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The Target Hack Is Back -- Here's How To Protect Yourself

First: Check your bank statement.

You might want to check your credit card statement ASAP. According to The New York Times, more than 1,000 businesses in the U.S. have been made vulnerable to a cyberattack that affects the cash register system at places like Target, UPS Stores and Supervalu. Translation: Someone may now have your credit card information -- and more.

We first got wind of this attack -- executed via malware called "backoff" -- this past winter when Target confirmed that millions of customers' information was made vulnerable to hackers. The malware lets hackers scrape card info for sale on the black market.

Friday (August 22), The Times reported that the issue from this past winter went deeper than initially thought. "Hackers are pilfering the data of millions of payment cards from American consumers without companies knowing about it, according to a new Department of Homeland Security advisory released Friday afternoon," the publication wrote.

Moreover, Target, UPS and Supervalu are not the only companies affected -- the remaining companies have not yet stepped forward and the Secret Service has said that more than 1,000 American businesses could have been affected.

While you likely shouldn't panic at this juncture, there are a few steps you should take if you think your card might have been endangered:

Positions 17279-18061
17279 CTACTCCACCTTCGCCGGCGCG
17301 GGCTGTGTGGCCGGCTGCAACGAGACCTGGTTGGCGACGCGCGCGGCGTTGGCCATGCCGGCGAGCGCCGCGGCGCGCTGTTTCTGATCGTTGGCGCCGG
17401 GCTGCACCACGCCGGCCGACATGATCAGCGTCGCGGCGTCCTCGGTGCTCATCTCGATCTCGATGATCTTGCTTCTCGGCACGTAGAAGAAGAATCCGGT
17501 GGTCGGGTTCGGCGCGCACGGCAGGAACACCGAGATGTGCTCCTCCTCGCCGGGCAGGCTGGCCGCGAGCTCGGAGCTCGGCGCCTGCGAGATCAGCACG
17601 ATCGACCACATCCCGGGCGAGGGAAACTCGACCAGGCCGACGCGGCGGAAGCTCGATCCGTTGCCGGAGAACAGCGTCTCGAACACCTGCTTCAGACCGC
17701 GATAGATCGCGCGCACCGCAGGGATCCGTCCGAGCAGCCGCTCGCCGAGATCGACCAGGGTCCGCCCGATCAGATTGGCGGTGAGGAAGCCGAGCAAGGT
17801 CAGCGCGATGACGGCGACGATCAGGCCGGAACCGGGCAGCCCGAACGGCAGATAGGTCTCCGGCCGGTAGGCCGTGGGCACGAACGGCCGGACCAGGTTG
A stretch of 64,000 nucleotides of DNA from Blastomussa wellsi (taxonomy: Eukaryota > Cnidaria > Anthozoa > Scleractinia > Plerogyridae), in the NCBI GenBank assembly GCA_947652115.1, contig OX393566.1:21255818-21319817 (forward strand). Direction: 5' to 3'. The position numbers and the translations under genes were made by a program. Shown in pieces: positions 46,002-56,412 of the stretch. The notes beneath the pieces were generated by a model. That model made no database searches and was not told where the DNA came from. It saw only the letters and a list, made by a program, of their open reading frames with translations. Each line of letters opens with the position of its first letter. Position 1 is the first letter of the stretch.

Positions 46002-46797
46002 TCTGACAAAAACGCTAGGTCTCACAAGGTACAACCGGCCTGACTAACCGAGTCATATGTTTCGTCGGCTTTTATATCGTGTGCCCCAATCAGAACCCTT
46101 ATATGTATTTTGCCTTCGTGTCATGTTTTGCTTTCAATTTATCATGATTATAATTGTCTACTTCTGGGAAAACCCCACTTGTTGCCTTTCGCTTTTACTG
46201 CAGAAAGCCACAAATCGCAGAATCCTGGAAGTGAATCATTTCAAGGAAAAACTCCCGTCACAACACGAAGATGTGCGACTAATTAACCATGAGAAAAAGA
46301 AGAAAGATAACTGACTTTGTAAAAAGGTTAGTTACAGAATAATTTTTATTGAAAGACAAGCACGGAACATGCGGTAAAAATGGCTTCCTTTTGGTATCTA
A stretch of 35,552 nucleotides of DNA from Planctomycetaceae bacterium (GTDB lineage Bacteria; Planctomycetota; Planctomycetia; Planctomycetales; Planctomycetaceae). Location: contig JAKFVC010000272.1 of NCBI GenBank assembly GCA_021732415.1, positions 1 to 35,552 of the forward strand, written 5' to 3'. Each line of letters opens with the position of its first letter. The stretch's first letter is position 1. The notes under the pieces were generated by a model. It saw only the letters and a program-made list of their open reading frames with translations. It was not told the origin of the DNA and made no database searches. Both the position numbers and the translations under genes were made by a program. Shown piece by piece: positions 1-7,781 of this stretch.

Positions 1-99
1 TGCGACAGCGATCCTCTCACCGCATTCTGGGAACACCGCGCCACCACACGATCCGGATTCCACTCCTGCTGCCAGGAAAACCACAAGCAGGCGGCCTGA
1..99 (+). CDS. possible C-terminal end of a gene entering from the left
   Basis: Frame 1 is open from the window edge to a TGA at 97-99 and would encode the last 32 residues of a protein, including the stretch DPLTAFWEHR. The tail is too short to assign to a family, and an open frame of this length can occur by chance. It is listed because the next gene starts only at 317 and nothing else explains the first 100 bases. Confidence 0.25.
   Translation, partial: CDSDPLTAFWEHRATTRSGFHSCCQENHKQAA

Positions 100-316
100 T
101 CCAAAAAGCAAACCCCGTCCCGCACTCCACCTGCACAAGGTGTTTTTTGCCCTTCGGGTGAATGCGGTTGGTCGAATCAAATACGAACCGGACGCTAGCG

Keep alert: CNN Money points out that criminals now have access to your contact info. If you receive any suspicious calls, don't give them your personal information. If someone claiming to be your bank calls you, hang up and call your bank directly using the number on your card.

Be proactive: CNN also adds that if you've shopped at the aforementioned companies in the past, you should probably call your bank. They may send you a new card. Also, definitely check your bank statement for weird charges.

Change your passwords: You should be doing this regularly, but do it now if you think you've been affected. ASAP. For all of your accounts and email services.

Breathe: As Mercury News points out, you aren't responsible for fraudulent charges. Call your bank if you notice any foul play.

Get informed: To find out more about identity theft and the like, check out the FTC's website or call 877-IDTHEFT (438-4338).